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14 groups issue joint statement on EMS use of lights, sirens

The document lays out principles on when and why to use rigs’ lights and sirens — and when not to


An ambulance with the emergency lights on was seen in lower Manhattan in 2020.

Photo/Mary Altaffer/Associated Press

This article has been updated to reflect a fourteenth organization, the Paramedic Chiefs of Canada, also supported the statement.

By Leila Merrill

WASHINGTON — Fourteen national and international associations released a “Joint Statement on Lights & Siren Vehicle Operations on Emergency Medical Services Responses” on Monday.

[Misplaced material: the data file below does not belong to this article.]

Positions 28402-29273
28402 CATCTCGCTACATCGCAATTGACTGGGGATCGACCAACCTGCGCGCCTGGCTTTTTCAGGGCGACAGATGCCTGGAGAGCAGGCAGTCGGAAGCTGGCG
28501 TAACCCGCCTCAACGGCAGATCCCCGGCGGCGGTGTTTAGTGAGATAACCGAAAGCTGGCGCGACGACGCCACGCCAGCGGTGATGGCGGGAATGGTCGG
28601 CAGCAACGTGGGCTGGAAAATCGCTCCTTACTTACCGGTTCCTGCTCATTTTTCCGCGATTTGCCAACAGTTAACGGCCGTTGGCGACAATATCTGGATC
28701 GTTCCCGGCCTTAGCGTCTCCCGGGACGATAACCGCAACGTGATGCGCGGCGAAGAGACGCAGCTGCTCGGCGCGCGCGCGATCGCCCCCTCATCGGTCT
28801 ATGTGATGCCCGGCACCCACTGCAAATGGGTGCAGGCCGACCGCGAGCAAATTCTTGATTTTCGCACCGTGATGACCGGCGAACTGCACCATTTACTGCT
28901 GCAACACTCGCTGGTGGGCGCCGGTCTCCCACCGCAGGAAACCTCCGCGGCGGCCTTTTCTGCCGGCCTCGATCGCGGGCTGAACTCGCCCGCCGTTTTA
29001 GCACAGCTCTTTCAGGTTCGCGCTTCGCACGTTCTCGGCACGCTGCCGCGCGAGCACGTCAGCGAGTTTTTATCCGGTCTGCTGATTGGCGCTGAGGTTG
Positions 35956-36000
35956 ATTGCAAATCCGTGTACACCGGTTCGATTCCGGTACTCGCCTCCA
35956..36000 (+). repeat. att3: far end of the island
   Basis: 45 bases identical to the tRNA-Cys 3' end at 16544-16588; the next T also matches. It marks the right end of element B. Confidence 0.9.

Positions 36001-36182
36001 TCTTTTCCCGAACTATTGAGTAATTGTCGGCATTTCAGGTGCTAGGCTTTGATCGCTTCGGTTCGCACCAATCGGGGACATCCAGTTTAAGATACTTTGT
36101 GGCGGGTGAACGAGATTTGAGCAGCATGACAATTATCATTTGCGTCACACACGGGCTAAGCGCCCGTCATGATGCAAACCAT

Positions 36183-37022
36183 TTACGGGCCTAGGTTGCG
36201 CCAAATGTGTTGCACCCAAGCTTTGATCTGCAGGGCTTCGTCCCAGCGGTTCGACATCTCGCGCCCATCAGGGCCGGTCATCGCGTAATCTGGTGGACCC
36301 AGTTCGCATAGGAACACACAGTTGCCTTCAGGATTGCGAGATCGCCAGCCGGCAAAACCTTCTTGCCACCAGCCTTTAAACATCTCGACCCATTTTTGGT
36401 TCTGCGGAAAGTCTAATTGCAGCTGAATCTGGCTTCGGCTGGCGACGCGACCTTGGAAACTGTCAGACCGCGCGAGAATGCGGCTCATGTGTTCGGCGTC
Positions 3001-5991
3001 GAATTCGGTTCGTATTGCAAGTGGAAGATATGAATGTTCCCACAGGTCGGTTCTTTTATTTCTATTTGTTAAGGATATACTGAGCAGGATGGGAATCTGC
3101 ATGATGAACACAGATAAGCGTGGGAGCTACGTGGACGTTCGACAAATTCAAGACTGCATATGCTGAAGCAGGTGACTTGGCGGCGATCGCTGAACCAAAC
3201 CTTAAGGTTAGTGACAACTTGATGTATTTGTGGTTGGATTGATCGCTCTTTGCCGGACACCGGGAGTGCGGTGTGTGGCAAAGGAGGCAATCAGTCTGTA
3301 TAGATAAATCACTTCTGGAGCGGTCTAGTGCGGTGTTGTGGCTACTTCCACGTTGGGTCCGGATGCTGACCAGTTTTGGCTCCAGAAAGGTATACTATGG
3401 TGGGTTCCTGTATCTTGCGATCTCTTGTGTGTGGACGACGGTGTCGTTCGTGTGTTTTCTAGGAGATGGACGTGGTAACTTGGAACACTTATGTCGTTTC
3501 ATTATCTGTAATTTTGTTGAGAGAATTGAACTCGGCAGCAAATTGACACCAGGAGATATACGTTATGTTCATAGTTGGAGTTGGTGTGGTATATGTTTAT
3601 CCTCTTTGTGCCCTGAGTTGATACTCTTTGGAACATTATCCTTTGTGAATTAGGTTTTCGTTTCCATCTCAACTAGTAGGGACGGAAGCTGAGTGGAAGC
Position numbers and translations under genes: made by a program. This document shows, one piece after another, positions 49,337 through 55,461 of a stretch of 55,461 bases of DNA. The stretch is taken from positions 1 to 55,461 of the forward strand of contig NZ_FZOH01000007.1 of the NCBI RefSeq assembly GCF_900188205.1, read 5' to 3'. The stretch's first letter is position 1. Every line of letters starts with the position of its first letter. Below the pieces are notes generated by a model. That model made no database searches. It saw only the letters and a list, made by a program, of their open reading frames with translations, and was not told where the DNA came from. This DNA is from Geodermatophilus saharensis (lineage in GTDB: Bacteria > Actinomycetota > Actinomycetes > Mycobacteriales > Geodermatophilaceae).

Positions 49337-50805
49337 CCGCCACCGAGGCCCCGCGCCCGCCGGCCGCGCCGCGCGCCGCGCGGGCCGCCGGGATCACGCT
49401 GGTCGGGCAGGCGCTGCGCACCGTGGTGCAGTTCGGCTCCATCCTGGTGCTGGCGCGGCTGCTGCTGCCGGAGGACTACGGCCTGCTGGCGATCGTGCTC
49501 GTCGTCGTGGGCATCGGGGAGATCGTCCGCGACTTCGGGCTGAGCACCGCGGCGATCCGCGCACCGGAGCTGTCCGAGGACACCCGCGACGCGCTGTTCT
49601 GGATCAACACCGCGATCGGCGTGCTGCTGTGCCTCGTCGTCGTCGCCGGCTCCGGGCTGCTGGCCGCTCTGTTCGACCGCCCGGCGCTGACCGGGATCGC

The organizations believe the use of lights and siren should be guided by the principles laid out in the document, according to an email from Matt Zavadsky, chief transformation officer with MedStar and immediate past president of NAEMT.

The document takes into consideration time-sensitive medical conditions and risks to EMS providers and the public. It also discusses quality assurance programs, leadership roles, driver training, service agreements with local government bodies, and crashes and near-misses.

Read the full statement below:

Joint Statement on Red Light and Siren Operations With Logos by epraetorian on Scribd